• Welcome to BirdForum, the internet's largest birding community with thousands of members from all over the world. The forums are dedicated to wild birds, birding, binoculars and equipment and all that goes with it.

    Please register for an account to take part in the discussions in the forum, post your pictures in the gallery and more.
ZEISS DTI thermal imaging cameras. For more discoveries at night, and during the day.

Test for Phase-Corrective Prism Coatings (1 Viewer)

Today I received my new pair of pristine condition Leitz 7x35 BA binoculars from @DLedig (thanks, Dave). They are amazingly bright and clear for a 32-year old binocular! This pair dates from 1986 (s/n 964920) and I was curious whether they might have received one of the early phase-correction coatings that were just being developed in the late 1980s.

So I decided to perform the polarizer test: Against a white LCD laptop screen, look through the objective end of the binoculars while wearing sunglasses with polarized lenses. You can also use a polarizing filter for a camera lens if you don't have polarized sunglasses.

When you rotate the binoculars or the polarizing lens, you'll see one of two things: If half the view goes dark blue/black and the other half is clear, the binocular does NOT have phase-correction coatings on its prism.

If the view stays mostly the same with only a faint line across the middle, the binoculars DO have phase-correction coatings.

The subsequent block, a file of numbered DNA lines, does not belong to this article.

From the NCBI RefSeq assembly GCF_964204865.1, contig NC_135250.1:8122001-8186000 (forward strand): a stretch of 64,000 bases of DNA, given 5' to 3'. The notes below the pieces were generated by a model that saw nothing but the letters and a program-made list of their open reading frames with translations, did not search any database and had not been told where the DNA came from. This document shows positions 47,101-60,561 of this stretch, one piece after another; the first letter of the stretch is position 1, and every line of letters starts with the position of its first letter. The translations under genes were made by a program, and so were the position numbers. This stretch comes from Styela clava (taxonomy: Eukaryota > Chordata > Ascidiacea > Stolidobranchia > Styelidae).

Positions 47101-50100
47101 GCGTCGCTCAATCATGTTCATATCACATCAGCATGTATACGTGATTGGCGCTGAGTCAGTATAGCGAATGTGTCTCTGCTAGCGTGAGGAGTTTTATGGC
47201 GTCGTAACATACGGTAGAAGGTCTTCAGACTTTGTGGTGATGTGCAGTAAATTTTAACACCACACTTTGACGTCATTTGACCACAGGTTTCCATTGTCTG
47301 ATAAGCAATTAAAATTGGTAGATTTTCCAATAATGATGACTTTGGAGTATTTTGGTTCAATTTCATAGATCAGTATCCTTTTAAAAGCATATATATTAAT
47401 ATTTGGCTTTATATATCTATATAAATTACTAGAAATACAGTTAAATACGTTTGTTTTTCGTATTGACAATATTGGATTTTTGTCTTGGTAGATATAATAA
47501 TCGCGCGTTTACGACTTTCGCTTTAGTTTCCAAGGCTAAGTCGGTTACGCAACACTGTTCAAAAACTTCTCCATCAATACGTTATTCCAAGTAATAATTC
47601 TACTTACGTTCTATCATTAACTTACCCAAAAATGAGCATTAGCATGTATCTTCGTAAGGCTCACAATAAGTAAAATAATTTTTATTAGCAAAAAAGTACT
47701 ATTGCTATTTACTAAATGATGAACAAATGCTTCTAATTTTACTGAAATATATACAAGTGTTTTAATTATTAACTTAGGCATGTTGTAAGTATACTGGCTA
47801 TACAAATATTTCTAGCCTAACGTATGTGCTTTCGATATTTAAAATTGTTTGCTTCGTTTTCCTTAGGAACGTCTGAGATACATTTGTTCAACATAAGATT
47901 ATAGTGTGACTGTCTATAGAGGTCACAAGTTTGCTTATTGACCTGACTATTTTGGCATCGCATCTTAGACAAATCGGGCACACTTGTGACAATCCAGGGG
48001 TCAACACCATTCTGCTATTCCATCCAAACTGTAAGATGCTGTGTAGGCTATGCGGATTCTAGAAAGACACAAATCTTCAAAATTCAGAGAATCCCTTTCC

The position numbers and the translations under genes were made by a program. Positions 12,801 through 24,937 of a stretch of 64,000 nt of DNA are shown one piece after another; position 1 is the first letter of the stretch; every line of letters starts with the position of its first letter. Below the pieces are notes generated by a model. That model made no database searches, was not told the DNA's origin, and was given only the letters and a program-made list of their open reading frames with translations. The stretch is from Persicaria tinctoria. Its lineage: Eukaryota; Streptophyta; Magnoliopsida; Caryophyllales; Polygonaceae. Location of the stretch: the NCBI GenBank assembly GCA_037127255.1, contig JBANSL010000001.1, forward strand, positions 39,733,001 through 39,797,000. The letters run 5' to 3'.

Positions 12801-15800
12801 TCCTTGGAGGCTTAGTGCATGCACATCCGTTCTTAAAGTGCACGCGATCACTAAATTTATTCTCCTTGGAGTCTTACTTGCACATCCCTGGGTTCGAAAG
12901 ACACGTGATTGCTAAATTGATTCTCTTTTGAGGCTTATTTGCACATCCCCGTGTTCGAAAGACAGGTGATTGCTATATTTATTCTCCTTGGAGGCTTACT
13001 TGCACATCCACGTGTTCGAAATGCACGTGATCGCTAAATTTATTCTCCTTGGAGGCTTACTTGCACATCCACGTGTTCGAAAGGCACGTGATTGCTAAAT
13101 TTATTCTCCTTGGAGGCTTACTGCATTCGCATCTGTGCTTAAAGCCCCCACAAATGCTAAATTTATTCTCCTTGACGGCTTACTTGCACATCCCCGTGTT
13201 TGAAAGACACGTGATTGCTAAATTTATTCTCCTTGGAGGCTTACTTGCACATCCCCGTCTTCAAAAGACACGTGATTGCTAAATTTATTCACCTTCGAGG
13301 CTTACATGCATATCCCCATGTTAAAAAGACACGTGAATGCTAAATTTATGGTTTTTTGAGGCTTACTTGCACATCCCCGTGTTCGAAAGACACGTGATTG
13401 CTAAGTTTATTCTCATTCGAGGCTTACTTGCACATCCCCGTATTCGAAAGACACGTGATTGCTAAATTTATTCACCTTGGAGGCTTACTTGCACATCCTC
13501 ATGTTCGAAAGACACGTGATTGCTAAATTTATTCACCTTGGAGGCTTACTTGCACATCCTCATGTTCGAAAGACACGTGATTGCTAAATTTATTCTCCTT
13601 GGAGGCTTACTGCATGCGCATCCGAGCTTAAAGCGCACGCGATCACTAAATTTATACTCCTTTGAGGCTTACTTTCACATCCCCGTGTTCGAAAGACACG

In my case, I'm sorry to report that my Leitz 7x35 BA do NOT have phase-correction coatings. For comparison, I also tested my modern Zeiss Conquest HD 10x42 as well as my Zeiss TL 10x25. Both of them clearly do have phase-correction coatings.

This test seems an unmistakable way of determining whether or not your binoculars have phase-corrective coatings.
 
Last edited:
phase-correction coatings on its lenses.
Just to be sure that we talk about the right thing here: phase correction coatings are never applied to the lenses, only to the roof prisms.
Btw: the test you describe in my experience often leads to inconclusive results.
Canip
 
Would be great if more people would read Holger Merlitz‘ binocular book (unfortunately still only available in German 😞)
 
Warning! This thread is more than 2 years ago old.
It's likely that no further discussion is required, in which case we recommend starting a new thread. If however you feel your response is required you can still do so.

Users who are viewing this thread

Back
Top